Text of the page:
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Part of the book series: Developments in Paleoenvironmental Research ((DPER,volume 3))

Summary

Fossil pigments often preserve in lake sediments long after the morphological remains of most algae and bacteria are lost. In principle, analyses of sedimentary carotenoids, chlorophylls, their derivatives and other lipid-soluble pigments can be used to reconstruct historical changes in primary-producer community abundance and composition, so long as biomarkers are accurately isolated, identified and quantified. This chapter summarizes a series of practical techniques in order to familarize investigators with the potential and pitfalls inherent in fossil pigment analyses. First we describe the common uses of sedimentary pigments in paleolimnology and summarize knowledge of pigment biogeochemistry and taphonomy, especially as concerns water-column processes. Second we review a series of practical procedures to collect, isolate and quantify pigments, particularly by high performance liquid chromatography. We conclude with a summary of recent advances in pigment identification using various mass spectrometric techniques.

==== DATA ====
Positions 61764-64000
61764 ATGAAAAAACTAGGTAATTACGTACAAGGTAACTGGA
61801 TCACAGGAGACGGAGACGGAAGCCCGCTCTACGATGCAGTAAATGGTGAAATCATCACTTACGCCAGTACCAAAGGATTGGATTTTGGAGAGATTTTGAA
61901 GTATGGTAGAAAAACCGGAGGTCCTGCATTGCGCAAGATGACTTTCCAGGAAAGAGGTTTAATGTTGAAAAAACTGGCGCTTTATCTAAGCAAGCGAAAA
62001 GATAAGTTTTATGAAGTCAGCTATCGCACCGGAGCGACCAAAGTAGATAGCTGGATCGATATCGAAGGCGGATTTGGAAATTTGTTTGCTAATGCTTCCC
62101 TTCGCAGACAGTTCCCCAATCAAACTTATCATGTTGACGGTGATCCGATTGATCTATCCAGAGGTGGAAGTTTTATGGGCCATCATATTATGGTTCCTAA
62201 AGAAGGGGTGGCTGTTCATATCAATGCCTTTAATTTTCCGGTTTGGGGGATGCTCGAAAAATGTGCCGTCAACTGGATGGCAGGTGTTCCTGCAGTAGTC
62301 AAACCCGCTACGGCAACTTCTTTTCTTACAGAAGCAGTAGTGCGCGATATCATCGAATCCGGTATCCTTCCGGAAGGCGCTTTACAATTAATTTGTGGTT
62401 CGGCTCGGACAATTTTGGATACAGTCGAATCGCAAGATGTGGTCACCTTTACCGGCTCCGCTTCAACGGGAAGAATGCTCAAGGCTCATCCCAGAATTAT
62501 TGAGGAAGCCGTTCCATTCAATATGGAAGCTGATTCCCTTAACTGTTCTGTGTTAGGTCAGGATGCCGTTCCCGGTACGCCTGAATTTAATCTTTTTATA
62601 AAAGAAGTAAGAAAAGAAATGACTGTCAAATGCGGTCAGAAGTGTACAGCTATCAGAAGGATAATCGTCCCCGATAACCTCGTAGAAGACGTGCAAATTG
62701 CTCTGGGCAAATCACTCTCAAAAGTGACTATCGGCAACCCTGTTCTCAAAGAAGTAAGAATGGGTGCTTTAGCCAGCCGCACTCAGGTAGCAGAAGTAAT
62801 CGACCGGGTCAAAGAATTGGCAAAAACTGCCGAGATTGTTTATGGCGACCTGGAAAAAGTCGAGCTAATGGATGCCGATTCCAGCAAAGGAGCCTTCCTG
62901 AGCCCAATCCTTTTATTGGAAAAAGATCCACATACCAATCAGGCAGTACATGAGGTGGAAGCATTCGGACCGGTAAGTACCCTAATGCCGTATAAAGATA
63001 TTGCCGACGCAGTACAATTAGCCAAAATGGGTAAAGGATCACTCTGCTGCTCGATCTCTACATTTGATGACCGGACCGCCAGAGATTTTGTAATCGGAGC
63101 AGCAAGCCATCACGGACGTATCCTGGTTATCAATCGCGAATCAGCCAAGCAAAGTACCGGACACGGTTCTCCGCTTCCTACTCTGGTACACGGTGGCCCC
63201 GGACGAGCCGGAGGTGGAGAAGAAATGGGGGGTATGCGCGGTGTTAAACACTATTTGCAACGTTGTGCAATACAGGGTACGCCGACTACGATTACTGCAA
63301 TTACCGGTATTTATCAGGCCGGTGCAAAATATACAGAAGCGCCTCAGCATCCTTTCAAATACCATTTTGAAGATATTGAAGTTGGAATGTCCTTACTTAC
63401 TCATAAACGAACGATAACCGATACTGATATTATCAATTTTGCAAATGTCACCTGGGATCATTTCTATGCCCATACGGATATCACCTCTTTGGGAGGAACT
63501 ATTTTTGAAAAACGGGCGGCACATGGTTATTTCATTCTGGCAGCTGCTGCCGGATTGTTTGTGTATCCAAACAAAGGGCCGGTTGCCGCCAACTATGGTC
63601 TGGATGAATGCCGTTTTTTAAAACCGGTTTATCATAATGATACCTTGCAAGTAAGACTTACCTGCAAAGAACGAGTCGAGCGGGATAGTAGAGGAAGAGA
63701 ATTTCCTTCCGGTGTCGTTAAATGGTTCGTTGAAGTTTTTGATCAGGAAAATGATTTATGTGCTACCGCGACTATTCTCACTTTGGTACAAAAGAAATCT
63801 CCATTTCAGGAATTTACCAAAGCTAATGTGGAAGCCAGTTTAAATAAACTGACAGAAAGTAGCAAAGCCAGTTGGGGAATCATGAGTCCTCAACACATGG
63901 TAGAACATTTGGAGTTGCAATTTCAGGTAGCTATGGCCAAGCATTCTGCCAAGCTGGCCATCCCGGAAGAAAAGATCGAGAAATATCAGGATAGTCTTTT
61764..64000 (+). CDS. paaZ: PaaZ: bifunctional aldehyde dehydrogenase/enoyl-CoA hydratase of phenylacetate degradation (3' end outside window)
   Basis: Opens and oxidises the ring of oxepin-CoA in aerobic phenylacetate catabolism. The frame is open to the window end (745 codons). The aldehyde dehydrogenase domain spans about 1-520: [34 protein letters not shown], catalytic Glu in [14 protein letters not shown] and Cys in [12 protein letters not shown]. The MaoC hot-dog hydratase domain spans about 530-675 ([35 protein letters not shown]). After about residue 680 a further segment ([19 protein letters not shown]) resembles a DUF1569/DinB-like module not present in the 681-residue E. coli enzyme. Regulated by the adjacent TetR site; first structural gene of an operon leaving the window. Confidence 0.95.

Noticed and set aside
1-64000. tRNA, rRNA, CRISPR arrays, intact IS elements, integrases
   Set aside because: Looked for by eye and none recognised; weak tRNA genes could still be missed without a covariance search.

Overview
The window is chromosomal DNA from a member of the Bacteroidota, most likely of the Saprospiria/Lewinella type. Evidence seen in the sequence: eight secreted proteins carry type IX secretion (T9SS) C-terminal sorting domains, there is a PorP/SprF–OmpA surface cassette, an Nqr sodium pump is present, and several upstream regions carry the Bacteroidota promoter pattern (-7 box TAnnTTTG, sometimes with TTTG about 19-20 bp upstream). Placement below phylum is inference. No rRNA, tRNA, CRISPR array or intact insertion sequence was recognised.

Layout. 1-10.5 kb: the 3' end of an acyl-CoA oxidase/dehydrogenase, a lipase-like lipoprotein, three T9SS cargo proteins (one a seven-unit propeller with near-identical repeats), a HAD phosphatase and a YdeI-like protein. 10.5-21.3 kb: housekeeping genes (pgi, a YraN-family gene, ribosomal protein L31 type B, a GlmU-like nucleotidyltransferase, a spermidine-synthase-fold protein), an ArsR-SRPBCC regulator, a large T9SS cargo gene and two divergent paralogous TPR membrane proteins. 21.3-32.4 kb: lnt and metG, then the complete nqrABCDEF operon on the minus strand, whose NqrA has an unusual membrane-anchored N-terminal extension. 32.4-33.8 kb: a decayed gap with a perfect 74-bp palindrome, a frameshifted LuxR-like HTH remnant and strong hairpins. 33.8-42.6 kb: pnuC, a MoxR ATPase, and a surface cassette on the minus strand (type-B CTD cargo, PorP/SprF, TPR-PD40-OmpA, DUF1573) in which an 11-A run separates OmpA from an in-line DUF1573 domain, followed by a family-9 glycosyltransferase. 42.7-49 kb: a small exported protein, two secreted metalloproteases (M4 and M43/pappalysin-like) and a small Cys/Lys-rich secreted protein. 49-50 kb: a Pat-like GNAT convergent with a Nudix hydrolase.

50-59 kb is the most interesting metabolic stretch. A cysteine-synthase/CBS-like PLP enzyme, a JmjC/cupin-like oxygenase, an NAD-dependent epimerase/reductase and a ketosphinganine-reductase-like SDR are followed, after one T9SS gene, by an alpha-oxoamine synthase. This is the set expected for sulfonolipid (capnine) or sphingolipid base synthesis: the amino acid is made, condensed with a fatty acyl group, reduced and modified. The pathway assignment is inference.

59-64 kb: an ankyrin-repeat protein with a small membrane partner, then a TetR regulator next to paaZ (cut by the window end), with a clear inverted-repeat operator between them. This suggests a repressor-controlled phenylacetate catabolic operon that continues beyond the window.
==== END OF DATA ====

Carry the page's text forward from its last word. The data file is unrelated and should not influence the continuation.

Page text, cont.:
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Leavitt, P.R., Hodgson, D.A. (2002). Sedimentary Pigments. In: Smol, J.P., Birks, H.J.B., Last, W.M., Bradley, R.S., Alverson, K. (eds) Tracking Environmental Change Using Lake Sediments. Developments in Paleoenvironmental Research, vol 3. Springer, Dordrecht. https://doi.org/10.1007/0-306-47668-1_15

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